Reese v. General Assembly of Faith Cumberland Presbyterian Church in America
Dallas Court of Appeals, No. 05-12-01303-CV (March 14, 2014)
Justices Moseley, Bridges, and Evans (Opinion)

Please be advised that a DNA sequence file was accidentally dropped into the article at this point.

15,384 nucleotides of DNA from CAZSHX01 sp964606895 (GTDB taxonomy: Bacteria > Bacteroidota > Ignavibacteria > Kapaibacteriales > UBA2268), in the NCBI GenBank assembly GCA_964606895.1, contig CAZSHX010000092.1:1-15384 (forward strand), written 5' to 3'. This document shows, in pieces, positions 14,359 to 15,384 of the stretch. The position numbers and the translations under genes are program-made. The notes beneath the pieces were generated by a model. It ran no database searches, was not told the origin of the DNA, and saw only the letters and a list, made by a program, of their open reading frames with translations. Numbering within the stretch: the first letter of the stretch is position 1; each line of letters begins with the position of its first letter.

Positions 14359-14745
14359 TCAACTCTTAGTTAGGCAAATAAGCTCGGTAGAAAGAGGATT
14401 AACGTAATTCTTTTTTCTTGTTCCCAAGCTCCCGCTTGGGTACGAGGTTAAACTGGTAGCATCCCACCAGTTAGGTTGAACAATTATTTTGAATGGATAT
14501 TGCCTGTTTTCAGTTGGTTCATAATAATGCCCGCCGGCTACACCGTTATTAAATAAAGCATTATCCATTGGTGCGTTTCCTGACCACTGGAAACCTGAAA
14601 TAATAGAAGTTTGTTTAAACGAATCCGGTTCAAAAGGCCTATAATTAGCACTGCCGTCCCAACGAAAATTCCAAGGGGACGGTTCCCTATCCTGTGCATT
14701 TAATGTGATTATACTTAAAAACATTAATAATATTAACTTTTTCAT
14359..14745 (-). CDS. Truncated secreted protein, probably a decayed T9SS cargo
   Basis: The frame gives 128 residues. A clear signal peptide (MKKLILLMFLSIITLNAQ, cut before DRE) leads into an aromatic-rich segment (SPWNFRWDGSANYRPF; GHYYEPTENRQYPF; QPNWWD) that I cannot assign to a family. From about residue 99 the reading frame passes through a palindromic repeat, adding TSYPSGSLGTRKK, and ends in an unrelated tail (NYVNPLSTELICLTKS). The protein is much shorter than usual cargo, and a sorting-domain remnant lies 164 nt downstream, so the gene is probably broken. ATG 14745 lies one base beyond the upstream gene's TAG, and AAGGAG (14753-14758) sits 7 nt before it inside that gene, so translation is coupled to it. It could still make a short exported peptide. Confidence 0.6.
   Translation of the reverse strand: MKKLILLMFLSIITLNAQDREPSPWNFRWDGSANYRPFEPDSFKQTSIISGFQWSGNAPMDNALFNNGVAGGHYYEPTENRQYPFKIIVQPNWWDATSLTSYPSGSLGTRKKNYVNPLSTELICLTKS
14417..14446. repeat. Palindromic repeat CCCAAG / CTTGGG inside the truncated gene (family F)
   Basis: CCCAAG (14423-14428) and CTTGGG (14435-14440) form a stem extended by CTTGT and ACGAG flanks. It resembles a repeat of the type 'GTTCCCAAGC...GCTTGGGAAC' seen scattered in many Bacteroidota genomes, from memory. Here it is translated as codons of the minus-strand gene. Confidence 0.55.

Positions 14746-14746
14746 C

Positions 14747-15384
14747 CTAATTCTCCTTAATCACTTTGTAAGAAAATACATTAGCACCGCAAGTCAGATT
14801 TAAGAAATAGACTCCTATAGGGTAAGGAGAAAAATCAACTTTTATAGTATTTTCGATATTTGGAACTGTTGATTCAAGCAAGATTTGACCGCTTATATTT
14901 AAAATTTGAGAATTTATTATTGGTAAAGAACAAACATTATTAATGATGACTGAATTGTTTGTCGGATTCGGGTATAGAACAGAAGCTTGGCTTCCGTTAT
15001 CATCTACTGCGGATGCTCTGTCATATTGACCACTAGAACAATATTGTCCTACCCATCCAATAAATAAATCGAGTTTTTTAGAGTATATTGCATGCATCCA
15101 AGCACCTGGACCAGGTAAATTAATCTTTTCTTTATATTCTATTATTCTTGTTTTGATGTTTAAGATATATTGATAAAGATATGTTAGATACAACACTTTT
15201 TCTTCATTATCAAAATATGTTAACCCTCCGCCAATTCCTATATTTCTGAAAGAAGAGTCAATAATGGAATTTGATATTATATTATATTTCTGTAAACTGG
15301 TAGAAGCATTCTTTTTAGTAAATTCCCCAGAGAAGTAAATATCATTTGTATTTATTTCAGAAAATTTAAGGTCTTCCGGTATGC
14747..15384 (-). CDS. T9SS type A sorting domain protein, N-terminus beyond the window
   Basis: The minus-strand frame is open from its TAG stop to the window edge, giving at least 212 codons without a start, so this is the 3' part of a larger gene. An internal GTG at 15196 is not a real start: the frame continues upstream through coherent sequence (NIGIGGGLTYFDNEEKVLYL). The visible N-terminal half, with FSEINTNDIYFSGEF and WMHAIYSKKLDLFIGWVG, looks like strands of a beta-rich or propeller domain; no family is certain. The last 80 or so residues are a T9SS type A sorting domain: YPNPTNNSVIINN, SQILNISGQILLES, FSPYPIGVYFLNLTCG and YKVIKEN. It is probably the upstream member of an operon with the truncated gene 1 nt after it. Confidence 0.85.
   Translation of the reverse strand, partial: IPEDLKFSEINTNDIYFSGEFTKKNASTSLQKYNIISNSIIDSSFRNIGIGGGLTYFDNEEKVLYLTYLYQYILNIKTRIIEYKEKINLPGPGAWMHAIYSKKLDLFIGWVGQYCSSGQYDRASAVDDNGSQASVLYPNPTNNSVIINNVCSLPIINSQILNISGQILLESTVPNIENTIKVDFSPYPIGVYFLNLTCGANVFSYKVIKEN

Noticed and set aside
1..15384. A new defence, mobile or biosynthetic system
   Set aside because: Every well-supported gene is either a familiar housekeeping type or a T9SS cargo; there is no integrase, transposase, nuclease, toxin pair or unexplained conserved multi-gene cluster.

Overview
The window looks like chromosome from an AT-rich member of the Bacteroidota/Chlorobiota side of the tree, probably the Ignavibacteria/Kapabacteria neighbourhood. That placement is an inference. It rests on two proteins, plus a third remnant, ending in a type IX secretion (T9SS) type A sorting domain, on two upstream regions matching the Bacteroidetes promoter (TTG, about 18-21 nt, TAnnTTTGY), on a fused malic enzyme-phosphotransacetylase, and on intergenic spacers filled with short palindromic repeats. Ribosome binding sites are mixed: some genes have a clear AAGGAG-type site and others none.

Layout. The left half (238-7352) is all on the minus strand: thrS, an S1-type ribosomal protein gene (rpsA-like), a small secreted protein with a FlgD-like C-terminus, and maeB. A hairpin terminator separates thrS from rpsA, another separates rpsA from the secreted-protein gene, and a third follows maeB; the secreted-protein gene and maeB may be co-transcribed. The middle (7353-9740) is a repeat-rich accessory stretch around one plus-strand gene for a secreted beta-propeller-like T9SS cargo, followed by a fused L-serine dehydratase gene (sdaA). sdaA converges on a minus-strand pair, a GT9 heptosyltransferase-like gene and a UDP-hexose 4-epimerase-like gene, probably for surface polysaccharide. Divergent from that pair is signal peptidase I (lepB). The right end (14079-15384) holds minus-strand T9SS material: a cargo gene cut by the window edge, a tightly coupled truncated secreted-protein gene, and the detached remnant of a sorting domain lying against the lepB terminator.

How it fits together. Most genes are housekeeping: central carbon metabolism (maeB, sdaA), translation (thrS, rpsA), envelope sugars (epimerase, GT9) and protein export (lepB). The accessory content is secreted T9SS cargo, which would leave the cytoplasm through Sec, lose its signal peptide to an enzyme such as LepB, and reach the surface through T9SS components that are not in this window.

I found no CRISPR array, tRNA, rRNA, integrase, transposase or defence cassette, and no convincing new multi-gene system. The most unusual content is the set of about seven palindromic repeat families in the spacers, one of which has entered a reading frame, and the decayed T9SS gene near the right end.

About two years into his five-year employment agreement, Plaintiff Reese was terminated as pastor of Faith Cumberland Presbyterian Church. When he sued for breach of contract and intentional infliction of emotional distress, the trial court sustained the Church’s plea to the jurisdiction and dismissed all of Pastor Reese’s claims with prejudice. The Court of Appeals affirmed. The First Amendment’s “free exercise clause,” made applicable to the states by the Fourteenth Amendment, prohibits government action that “encroach[es] on the church’s ability to manage its internal affairs.” Two jurisdictional constructs have evolved from that general principle: the “ecclesiastical abstention doctrine” and the “ministerial exception.” The former prevents courts from exercising jurisdiction over matters concerning “theological controversy, church discipline, ecclesiastical government” and the like. The latter, recently applied by the United States Supreme Court in the Hosanna-Tabor case, bars state or federal courts from “decid[ing] cases concerning employment decisions by religious institutions concerning a member of the clergy or an employee in a ministerial position.” Given these principles, the Dallas Court declared that “[t]he free exercise clause of the Constitution prohibits the courts from reviewing employment decisions regarding ministers.” Courts cannot “second guess” a termination decision because to do so would “deprive the Church of its right to ‘shape its own faith and mission’ by ‘imposing an unwanted minister.’” And they cannot impose damages because that would “operate as a penalty on the Church for terminating an unwanted minister.” The trial court, therefore, properly held that it lacked jurisdiction over Reese’s claims.